Thursday, May 16, 2002

Patton's daughter to leave leadership of state Democrats

By Mark R. Chellgren
The Associated Press

        FRANKFORT — Nicki Patton, the daughter of Gov. Paul Patton, said Wednesday she will leave her position as chairwoman of the state Democratic Party to return to her interest in early childhood development.

        The new chairman is Jerry Johnson, an early Patton supporter who has been a political operative in the governor's office since 1995.

        Mr. Patton congratulated his daughter for helping bring the state party into the 21st century of technology and party tactics and expanding its reach.

        “For 20 years, the object of this headquarters was to help the governor and whatever else happened, happened,” Mr. Patton said.

        Mr. Patton said the party apparatus is now focused on helping legislative candidates, local candidates and federal candidates.

        Mr. Johnson said his view of his new job is straightforward. “My role as chairman will be to elect Democrats, pure and simple,” Mr. Johnson said during an event at party headquarters just outside the capital.

        Mr. Johnson said he expects to add to the already overwhelming majority in the state House, where Democrats hold 66 of 100 seats. “We will and expect to take back control of the Senate,” Mr. Johnson said to the applause of several dozen party faithful.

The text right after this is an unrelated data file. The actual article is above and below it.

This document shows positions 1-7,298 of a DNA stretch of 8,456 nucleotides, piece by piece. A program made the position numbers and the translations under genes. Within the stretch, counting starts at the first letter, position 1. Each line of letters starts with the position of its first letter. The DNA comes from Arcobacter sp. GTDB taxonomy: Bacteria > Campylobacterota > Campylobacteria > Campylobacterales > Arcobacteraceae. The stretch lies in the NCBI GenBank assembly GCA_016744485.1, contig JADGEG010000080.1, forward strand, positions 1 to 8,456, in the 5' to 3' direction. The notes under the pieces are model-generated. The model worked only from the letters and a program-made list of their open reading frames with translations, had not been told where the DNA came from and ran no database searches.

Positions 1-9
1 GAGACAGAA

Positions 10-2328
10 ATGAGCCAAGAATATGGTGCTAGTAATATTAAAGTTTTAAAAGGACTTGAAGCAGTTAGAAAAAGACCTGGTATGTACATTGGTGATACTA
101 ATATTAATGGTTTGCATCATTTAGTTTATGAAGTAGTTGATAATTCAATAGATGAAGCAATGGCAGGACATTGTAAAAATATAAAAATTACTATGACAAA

Mr. Patton said he will impose the same restraint on Mr. Johnson that he has used on previous party leaders during his administration.

        “This Democratic Party will still not be the attack dog on the Republican Party,” Mr. Patton said.

        The role of waging rhetorical warfare will fall to campaign people and the personnel assigned to the Democratic caucuses in the House and Senate.

        “My responsibility is to work with them, even if they choose not to work with me,” Mr. Patton said.

        Mr. Johnson, though, has already gotten a bit crossways with Republicans. Mr. Johnson acknowledges talking with Republican Brien Freeman about his primary challenge to state Senate President David Williams. Mr. Williams and the GOP central party apparatus have branded Mr. Freeman a Democratic plant.

        Mr. Patton said Mr. Johnson's placement at party headquarters and the timing of it have nothing to do with the Williams-Freeman primary.

        “We're not involved in that primary, and I don't think we'll have any effect on that primary one way or another,” Mr. Patton said.


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